WASHINGTON — The House of Representatives, considering a legislative package to combat the opiod epidemic, won’t vote on the bill that Baltimore’s health commissioner says is “what we on the frontlines desperately need.”
The bill would provide $100 billion over 10 years for services to combat substance use disorders. It is sponsored by Rep. Elijah Cummings, a Baltimore Democrat, and Sen. Elizabeth Warren, a Massachusetts Democrat.
Republicans have said the measure, known as the Comprehensive Addiction Resources Emergency Act, or CARE, is too expensive. The House Rules Committee, which decides what amendments are in order, declined to allow the bill to be attached to legislation on the floor Wednesday offering housing vouchers for people recovering from substance use disorders.
Health Commissioner Dr. Leana Wen had advocated for the CARE bill, which is modeled after 1990’s Ryan White Act that provided billions of federal dollars to combat the AIDS crisis.
“It is what we on the frontlines desperately need,” Wen said in a release this week. “It would deliver sustained funding, in an amount commensurate with the scope of the crisis, directly to areas hardest hit by addiction and overdose.”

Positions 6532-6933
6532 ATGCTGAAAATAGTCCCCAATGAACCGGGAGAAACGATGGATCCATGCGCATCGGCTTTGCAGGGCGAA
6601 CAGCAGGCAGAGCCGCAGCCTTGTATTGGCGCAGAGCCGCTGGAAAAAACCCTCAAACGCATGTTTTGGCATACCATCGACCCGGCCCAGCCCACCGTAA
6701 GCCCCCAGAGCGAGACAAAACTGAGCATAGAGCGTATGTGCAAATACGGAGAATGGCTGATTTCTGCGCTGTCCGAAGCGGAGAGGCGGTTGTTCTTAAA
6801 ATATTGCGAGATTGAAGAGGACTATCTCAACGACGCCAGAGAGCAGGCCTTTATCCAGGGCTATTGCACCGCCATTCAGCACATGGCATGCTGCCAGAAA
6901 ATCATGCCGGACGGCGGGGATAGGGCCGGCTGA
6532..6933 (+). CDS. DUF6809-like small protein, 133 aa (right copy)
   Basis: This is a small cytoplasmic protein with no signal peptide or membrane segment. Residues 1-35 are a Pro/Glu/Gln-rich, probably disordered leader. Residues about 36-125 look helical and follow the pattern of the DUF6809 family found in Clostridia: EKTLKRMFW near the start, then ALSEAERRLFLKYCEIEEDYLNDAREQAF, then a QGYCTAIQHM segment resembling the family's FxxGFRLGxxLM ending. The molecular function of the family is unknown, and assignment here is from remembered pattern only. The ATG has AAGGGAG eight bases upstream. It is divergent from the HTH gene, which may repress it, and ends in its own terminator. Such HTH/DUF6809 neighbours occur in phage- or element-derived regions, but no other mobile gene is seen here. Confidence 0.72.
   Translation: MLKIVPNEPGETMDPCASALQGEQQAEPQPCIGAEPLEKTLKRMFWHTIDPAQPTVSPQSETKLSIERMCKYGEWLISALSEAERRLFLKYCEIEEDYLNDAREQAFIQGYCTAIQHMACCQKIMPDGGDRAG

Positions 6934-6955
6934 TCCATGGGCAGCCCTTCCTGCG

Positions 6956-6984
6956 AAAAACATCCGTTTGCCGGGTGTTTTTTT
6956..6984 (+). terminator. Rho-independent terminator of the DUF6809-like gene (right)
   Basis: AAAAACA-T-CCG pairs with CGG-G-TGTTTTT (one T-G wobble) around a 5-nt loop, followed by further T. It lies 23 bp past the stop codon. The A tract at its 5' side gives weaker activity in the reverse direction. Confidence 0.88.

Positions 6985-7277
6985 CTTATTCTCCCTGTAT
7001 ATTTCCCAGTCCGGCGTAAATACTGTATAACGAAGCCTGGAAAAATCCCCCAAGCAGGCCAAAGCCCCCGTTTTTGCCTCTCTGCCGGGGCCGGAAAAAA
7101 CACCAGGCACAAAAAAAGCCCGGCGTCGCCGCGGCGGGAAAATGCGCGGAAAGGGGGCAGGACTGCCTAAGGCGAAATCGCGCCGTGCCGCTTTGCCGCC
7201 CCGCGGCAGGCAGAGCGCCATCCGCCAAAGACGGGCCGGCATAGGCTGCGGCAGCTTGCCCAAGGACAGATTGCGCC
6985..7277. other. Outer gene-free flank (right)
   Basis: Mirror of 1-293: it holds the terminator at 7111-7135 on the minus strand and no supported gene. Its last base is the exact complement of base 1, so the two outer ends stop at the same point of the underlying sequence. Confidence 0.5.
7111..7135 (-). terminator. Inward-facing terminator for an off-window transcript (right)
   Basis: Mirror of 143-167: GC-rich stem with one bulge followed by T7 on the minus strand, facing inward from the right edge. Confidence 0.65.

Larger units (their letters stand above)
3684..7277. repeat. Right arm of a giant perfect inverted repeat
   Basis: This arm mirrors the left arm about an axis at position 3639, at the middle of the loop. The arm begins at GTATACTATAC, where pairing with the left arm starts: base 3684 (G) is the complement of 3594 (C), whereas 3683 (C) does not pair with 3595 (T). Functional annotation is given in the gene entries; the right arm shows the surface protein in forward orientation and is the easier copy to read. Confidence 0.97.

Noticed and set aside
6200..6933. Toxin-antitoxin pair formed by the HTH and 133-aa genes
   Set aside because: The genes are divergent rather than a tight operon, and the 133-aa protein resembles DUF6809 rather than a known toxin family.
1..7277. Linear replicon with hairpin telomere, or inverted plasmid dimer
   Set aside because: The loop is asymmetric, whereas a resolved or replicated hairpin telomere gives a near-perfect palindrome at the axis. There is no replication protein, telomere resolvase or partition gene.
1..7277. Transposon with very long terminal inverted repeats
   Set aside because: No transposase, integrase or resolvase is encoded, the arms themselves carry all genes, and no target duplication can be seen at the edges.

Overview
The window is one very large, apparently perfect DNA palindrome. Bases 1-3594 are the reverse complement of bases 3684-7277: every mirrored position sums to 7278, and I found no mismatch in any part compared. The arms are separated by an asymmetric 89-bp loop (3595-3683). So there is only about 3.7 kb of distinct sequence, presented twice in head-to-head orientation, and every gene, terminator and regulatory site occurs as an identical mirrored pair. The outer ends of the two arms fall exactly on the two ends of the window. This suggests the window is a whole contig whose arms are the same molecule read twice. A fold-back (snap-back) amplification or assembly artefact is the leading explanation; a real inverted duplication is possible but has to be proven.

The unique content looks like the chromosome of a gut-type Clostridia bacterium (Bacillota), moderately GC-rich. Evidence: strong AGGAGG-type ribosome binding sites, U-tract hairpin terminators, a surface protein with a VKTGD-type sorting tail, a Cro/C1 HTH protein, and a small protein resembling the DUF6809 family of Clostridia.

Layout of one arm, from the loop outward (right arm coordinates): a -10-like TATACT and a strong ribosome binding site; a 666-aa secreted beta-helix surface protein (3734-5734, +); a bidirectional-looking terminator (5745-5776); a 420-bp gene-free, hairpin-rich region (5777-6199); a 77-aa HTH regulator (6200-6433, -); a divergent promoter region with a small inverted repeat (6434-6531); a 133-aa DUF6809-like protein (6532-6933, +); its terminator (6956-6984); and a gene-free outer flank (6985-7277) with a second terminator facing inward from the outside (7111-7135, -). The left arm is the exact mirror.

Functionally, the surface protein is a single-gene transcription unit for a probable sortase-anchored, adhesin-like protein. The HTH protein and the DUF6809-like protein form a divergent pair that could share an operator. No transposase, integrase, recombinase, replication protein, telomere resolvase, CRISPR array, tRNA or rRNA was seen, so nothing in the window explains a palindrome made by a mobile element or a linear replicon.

In a floor speech Wednesday, Cummings said: “None of the bills we are considering this week provide the dedicated and sustained resources we need to combat this crisis. We cannot just rearrange the deck chairs on the Titanic. We must treat the opioid epidemic like the public health emergency that it is.”
The Republican-controlled House is considering dozens of bills this week to combat the crisis. The CARE bill had not made it past the committee process, which is why Cummings sought to attach it to a measure on the floor.
Another bill, co-sponsored by Rep. John Sarbanes, a Baltimore County Democrat who represents portions of Baltimore City, was approved Tuesday. It would provide student loan debt relief for physicians, nurses, social workers and others in the substance use disorder field.
Rep. Andy Harris, a Baltimore County Republican, applauded the House for passing a series bipartisan measures to “reduce unnecessary prescribing of opioids, strengthen education, increase access to treatment, and prevent the importation of opioids like heroin and fentanyl through the international mail system.”
In May, the House Energy and Commerce Committee approved 57 bills related to the opiod crisis, sending them to the floor for consideration this month.
Cummings has said he didn’t expect the CARE Act to pass this year, but hopes it will next year after his and Warren's tour of particularly hard-hit states and after a new Congress is seated. He said concerns about the price tag should be offset by the current cost of the opioid crisis.
According to President Donald J. Trump's Council of Economic Advisers, the crisis is costing the American economy more than $500 billion a year.